Monuments as a National Practice: The Dilemmas of Liberal Nationalism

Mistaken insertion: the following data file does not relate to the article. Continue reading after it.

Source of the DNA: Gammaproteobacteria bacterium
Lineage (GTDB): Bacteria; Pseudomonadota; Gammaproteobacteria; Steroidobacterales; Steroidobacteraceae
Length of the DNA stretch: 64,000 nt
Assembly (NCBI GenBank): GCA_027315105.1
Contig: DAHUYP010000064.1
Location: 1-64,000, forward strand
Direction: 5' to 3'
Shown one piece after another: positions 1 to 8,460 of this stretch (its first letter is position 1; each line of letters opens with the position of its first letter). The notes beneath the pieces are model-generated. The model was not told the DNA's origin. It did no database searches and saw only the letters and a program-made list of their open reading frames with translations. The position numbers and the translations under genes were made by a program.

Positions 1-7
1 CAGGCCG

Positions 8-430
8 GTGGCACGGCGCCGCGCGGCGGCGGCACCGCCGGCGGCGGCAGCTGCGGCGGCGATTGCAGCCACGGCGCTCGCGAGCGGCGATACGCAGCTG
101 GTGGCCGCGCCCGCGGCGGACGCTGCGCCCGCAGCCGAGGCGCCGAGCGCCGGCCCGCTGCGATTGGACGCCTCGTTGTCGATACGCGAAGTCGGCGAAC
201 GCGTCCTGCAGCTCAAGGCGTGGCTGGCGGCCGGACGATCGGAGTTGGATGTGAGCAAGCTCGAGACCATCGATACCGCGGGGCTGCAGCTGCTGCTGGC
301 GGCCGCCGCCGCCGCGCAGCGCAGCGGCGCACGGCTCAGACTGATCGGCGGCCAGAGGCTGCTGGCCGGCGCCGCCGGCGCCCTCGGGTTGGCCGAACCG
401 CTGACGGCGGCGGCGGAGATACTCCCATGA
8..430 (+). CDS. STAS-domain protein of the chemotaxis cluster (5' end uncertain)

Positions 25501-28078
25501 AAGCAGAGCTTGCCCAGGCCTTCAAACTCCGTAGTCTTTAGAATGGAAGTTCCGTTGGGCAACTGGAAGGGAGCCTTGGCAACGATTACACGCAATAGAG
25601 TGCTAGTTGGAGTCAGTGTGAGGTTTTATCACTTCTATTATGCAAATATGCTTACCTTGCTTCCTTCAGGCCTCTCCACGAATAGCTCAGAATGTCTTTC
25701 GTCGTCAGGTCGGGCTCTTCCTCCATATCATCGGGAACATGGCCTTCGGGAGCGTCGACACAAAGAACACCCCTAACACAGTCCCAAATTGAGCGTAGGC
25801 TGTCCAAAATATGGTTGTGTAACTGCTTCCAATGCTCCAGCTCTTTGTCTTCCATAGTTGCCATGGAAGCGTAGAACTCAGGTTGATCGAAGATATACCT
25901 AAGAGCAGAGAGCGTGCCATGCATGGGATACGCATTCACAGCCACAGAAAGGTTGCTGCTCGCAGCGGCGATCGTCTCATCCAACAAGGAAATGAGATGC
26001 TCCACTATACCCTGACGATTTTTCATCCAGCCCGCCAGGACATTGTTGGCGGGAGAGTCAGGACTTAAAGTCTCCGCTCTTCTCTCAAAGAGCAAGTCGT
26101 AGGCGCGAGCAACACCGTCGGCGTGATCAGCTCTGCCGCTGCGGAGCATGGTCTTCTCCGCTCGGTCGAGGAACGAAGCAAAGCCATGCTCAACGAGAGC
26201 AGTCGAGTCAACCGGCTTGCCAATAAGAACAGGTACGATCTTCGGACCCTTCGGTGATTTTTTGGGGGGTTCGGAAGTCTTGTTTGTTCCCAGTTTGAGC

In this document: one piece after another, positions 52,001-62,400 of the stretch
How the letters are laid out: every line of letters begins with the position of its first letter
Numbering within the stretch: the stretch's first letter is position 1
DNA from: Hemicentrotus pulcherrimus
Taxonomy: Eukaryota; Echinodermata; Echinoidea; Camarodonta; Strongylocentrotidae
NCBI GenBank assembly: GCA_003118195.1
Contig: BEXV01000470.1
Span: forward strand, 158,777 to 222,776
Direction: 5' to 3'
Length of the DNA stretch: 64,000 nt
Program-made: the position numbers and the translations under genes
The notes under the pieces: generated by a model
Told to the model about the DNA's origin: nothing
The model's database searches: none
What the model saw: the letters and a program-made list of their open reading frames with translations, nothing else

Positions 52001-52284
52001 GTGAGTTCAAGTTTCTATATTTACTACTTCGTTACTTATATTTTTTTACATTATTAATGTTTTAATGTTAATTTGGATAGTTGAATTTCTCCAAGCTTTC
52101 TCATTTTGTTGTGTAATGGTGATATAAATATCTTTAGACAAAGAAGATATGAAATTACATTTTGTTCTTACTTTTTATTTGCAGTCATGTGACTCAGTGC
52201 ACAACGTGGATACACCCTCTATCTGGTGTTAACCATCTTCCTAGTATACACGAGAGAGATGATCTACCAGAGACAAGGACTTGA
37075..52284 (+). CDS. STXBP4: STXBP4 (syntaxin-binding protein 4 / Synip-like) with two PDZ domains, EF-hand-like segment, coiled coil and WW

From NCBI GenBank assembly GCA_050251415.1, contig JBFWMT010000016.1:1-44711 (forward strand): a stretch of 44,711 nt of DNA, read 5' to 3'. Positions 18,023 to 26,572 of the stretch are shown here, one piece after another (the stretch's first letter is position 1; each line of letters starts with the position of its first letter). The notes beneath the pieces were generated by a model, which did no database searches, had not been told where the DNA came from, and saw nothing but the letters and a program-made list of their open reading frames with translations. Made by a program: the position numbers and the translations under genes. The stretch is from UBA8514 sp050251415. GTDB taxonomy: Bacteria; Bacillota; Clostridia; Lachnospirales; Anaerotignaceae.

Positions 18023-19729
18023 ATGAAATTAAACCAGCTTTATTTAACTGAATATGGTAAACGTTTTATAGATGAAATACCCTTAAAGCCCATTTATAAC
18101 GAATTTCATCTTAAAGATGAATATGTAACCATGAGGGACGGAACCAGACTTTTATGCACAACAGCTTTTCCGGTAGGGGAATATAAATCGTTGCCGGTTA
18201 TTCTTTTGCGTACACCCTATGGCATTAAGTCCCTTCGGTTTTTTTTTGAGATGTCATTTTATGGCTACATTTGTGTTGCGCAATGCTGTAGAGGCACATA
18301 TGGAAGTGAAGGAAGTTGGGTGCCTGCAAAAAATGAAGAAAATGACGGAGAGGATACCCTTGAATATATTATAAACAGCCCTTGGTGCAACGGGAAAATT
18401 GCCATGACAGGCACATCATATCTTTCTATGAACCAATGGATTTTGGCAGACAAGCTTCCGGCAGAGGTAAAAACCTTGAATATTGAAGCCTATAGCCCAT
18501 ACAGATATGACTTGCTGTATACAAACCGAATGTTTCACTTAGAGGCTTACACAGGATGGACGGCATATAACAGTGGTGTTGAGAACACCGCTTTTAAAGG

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At first glance, the very idea of liberal nationalism appears to be an oxymoron. It is dedicated to universal liberal values but it maintains that a nation, a particularistic entity par excellence, is a justifiable, legitimate, and even beneficial entity. Liberal nationalism, in other words, tries to reconcile two seemingly irreconcilable values: national and liberal ones. However, if one thinks of liberal nationalism as a set of practices, it becomes clear that liberal nationalism is both possible and actual: it exists, and it is articulated in diverse spheres that touch our everyday lives as well as the foundations of liberal polities. In this study, I consider nationalism (and liberal nationalism in particular) to be a set of practices that continuously create and define the image of the nation, its boundaries, and the meaning of national identity. This dissertation focuses on one of these national practices: national monuments. I argue that as an example of a national practice in the built environment, they are appropriate grounds for exploring the intersection between space and nationalism and, more specifically, between space and liberal nationalism. At the heart of my discussion is the assumption that as a national practice, monuments must operate not only in a traditional (e.g., ethnic) national context, but also in a liberal national one. Therefore, I argue that within a liberal national context, monuments would construct an image of a liberal nation--a nation that melds together national and liberal values. To do so, I first examine how monuments construct an image of a nation; specifically, I focus on the politics of memory and death. This, in turn, leads to my discussion of liberal monuments. I explore the ways in which national monuments can be liberal, as well. Overall, the dissertation seeks to show that liberal monuments capture the dilemmas of liberal nationalism, and that they articulate these dilemmas in space.